When my significant other, the Yard Sale Queen, and I got together about 12 years ago, I had season tickets to the University of Virginia football games.
At that time, many games were fun and competitive. That is no longer the case. On Saturdays, she really would rather shop yard sales than drive to Charlottesville and enjoy either breakfast, lunch or dinner at our favorite family-owned restaurant in Hooville and attend the game.
The restaurant is convenient to a number of UVA’s sporting venues.
At the Yard Sale Queen’s urging we started attending women’s basketball games, finally purchasing season tickets.
Several years ago, I convinced the Yard Sale Queen to attend the nationally ranked UVA women’s soccer match on a Sunday. She was sold. Now we have season tickets to all home games.
But the kicker was the Yard Sale Queen changed her mind about UVA men’s basketball. She loved watching Justin Anderson, Malcolm Brogdon and wanted a photo of her with 7-1 center Mike Tobey. So, you guessed it, another set of season tickets.
I figure we travel to Hooville about 50 times a year for all four sports, with a few men’s soccer games thrown in. Our friends suggest we rent a condo there.
With so many trips, we eat a lot of meals at our favorite restaurant. The food is good, service excellent – there is little turnover in wait staff – plus, the price is right.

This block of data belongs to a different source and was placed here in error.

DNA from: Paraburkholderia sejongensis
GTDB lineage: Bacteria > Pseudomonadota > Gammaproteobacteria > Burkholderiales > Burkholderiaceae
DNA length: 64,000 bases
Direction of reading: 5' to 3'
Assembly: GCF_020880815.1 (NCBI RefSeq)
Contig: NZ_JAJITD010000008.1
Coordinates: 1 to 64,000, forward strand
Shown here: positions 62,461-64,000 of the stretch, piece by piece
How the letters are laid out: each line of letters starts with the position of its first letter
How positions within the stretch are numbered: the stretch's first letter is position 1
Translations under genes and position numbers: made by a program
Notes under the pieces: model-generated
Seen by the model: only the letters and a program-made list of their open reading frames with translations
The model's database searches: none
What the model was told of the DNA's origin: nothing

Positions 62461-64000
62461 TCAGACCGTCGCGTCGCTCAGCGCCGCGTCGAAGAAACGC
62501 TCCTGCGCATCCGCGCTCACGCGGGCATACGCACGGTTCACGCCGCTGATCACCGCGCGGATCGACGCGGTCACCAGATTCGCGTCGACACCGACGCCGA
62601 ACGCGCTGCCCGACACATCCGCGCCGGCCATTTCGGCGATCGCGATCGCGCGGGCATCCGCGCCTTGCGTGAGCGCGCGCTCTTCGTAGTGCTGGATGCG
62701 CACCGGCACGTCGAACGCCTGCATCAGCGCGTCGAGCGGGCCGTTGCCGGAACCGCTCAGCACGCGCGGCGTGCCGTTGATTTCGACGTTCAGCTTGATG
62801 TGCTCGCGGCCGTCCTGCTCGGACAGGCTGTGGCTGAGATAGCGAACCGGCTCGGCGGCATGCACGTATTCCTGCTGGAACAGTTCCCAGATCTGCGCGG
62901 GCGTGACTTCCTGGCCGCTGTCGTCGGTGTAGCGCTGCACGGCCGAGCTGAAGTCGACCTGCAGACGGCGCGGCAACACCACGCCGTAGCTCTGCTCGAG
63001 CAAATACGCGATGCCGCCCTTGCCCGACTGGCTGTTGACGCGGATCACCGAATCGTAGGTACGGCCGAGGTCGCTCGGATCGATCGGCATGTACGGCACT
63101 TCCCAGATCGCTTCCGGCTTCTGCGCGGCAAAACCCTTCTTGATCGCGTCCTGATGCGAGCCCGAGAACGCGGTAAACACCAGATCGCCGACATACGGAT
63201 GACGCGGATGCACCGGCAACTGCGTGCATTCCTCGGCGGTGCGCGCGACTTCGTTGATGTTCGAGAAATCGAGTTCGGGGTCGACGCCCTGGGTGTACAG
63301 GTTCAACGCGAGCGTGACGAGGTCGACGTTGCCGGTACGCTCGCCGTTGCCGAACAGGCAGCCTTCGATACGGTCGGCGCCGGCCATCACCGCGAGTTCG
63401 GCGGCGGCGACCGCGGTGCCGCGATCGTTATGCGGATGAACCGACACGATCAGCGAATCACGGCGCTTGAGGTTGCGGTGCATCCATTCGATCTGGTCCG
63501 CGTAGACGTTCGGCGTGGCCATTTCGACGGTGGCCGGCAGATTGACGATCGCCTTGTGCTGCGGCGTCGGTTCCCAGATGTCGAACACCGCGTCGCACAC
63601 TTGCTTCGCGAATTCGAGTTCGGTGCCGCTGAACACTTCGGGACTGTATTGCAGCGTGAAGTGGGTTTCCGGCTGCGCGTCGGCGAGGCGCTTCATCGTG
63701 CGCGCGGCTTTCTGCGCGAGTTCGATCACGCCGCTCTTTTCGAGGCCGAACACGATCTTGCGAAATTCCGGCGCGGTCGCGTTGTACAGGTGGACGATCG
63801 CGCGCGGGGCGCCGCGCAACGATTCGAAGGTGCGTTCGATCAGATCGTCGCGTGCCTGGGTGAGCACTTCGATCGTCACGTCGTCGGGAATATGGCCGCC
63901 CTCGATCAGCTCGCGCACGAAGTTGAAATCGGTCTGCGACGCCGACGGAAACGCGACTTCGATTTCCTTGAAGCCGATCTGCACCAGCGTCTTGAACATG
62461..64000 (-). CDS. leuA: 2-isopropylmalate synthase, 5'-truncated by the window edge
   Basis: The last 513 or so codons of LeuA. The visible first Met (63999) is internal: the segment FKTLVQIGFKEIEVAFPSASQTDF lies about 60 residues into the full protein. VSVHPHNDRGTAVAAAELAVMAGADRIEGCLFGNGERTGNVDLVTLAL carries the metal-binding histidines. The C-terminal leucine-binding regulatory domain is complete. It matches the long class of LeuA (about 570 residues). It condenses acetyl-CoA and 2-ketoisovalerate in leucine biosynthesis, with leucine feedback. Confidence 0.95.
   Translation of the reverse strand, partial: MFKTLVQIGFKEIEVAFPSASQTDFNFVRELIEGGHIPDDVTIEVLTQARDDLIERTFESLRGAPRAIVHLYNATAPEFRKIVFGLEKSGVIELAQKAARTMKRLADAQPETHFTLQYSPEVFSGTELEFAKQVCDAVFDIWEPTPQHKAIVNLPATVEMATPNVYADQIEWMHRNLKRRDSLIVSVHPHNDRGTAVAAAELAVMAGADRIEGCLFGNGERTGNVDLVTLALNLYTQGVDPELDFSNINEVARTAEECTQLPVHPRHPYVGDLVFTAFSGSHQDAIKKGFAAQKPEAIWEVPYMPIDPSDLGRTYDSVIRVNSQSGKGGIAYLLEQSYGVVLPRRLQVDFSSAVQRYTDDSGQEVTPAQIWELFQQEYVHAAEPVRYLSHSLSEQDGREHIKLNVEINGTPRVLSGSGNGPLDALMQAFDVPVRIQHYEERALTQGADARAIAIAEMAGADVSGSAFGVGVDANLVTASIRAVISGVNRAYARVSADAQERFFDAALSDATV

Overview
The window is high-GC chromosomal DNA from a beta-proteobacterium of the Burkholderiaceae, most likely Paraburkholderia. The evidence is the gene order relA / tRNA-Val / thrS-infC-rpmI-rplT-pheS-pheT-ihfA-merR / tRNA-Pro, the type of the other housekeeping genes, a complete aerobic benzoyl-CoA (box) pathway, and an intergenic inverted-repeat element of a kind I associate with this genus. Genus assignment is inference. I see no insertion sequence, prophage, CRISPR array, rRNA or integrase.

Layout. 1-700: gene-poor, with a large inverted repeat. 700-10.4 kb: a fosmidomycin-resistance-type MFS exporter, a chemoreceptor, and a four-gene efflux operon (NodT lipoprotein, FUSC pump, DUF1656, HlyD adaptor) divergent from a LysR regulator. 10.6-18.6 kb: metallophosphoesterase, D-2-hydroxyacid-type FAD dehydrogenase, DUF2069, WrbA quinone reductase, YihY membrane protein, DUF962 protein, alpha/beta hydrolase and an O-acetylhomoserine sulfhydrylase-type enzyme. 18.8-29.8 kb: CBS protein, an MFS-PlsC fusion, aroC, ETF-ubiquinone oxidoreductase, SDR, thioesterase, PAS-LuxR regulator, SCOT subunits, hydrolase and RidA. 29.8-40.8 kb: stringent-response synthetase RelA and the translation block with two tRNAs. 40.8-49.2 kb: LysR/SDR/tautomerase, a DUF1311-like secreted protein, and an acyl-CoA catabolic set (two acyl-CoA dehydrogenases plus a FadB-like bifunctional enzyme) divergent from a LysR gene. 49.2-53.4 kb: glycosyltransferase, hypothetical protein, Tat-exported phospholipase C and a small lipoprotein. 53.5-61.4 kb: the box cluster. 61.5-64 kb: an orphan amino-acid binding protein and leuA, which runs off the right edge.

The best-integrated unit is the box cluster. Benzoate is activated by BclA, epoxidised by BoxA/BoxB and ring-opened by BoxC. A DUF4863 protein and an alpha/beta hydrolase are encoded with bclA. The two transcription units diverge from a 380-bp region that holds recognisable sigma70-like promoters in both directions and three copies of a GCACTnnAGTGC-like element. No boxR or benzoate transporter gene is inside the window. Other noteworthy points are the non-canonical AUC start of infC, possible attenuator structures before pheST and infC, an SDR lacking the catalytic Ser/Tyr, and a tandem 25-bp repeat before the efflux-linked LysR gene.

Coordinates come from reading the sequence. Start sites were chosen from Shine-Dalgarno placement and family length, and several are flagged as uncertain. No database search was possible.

Our favorite dish is the restaurant’s mouth watering pizza. But lately, we and pizza are polar opposites.
This year, we think we are jinxed or cursed every time we order pizza, which usually is at night before a basketball game.
In November, we ordered a pizza. We waited and waited. Maria, our waitress, who knows us well, sheepishly told us that the cook had put the ingredients on the pizza. She explained that a new one was in the oven, but it takes time to cook a pizza. The meal was free, since the kitchen screwed up.
One meal of many fixed incorrectly wasn’t so bad.
The next time, which was days later, we sat in the same booth as the last messed up order and again ordered a pizza. We waited and waited. Customers came in, ordered, ate and left while we sat and fidgeted. The waiter, Elliott, explained that the kitchen was behind and our pizza would be out soon. Actually, he forgot to turn in the ticket. Another free meal.
At noon, on a Saturday, we again ordered a pizza for lunch. Amanda took the order. Within minutes, she came back and said the restaurant was out of pizza dough. The Yard Sale Queen and I did a collective eye roll and chuckled.
The last week in December before a women’s basketball game, April took our pizza order. We waited and waited.
Could this be happening, again? Nah, we thought.
Maria, who just came to work, walked into the kitchen. She smelled and noticed a severely burned pizza and joked about serving it. She had no idea it was ours, although she was familiar with our pizza odyssey. The cook had forgotten to set the timer. Voila, incinerated pizza.
April, apologized profusely and said a new one was in the oven. Another free meal.
The Yard Sale Queen and I scratched our heads wondering why this always happens to us only when ordering pizza.
Gremlins. It’s definitely gremlins in the kitchen sabotaging our pizza orders.
Will we go back to the restaurant? Yes
Will we order pizza again? Yeah. Well maybe.
But when we crave a pizza, we plan to allot more time in case gremlins invade the kitchen again and mess up the order.
But I have to admit even with the wait, as Bob Barker would say, “the price is right.”